The Role of the Educator:

The Role of the Educator:
Faculty and Student Guidelines for Meeting With and
Referring Students Who May Have Eating Disorders
by: Michael Levine, PhD and Linda Smolak, PhD
1. No matter how strong your suspicion that a student has an eating disorder, do not make a
decision without first speaking privately with the student. If possible, select a time to talk
when you will not feel rushed. Ensure sufficient time and try to prevent interruptions.
2. Roommates or friends should select the person who has the best rapport with the student to
do the talking. Unless the situation is an emergency or otherwise very negative for many
people, confrontation by a critical group without professional guidance should be avoided.
In a direct and non-punitive manner, indicate to the student all the specific observations that
have aroused your concern. Allow the student to respond. If the student discloses
information about problems, listen carefully, with empathy, and non-judgmentally.
4. Throughout the conversation, communicate care, concern, and a desire to talk about problems.
Your responsibility is not diagnosis or therapy, it is the development of a compassionate and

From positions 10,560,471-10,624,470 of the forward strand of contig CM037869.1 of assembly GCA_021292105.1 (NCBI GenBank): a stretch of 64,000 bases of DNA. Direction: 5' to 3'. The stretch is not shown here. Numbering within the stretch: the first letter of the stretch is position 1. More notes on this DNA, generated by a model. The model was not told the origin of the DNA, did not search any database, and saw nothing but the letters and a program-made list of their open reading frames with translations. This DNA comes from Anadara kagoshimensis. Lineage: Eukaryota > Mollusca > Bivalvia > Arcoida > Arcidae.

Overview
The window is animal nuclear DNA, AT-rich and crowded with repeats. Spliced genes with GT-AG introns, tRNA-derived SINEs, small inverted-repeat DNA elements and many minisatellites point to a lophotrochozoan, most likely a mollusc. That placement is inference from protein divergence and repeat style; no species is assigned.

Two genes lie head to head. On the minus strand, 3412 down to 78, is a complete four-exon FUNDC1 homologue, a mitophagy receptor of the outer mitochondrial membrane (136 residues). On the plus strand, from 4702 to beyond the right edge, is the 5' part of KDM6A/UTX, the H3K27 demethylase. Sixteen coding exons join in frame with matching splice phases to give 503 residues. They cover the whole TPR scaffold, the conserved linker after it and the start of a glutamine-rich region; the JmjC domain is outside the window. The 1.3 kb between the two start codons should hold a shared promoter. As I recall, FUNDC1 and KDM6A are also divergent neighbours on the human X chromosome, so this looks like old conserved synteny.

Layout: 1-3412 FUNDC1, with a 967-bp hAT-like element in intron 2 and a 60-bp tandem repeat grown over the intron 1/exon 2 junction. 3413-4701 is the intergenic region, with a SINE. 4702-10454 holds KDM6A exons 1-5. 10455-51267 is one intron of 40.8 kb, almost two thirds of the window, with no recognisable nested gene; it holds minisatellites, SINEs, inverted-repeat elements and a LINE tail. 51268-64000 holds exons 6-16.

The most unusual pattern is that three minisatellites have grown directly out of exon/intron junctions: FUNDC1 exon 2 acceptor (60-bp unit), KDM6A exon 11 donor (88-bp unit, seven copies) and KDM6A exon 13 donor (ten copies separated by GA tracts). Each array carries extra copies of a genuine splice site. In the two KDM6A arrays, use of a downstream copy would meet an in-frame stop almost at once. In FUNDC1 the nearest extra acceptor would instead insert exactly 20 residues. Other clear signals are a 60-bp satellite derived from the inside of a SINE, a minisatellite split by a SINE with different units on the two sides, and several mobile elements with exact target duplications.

forthright conversation that ultimately helps a student in trouble find understanding, support,
and the proper therapeutic resources.
If the information you receive is compelling, communicate to the student:
Your tentative sense that he or she might have an eating disorder.
Your conviction that the matter clearly needs to be evaluated.
Your understanding that participation in school, sports, or other activities will not be
jeopardized unless health has been compromised to the point where such participation
is dangerous.
6. Avoid an argument or battle of wills. Repeat the evidence, your concern, and if warranted
your conviction that something must be done. Terminate the conversation if it is going
nowhere or if either party becomes too upset. This impasse suggests the need for consultation
from a professional.
7. Throughout the process of detection, referral, and recovery, the focus should be on the person
feeling healthy and functioning effectively, not weight, shape, or morality.
8. Do not intentionally or unintentionally become the student’s therapist, savior, or victim.
Attempts to “moralize,” develop therapeutic plans, closely monitor the person’s eating, adjust
one’s life around the eating disorder, or cover for the person are not helpful.
9. Be knowledgeable about community resources to which the student can be referred. In
discussing the utility of these resources, emphasize to the student that, since eating problems
are very hard to overcome on one’s own, past unsuccessful attempts are not indicative of lack
of effort or moral failure.
10. Faculty should arrange for some type of follow-up contact with the student. If you are often
involved with students with eating disorders, consultation with a professional who specializes
in eating disorders may be needed.
© 2005 National Eating Disorders Association. Permission is granted to copy and reprint materials for
educational purposes only. National Eating Disorders Association must be cited and web address listed. Information and Referral Helpline: 800.931.2237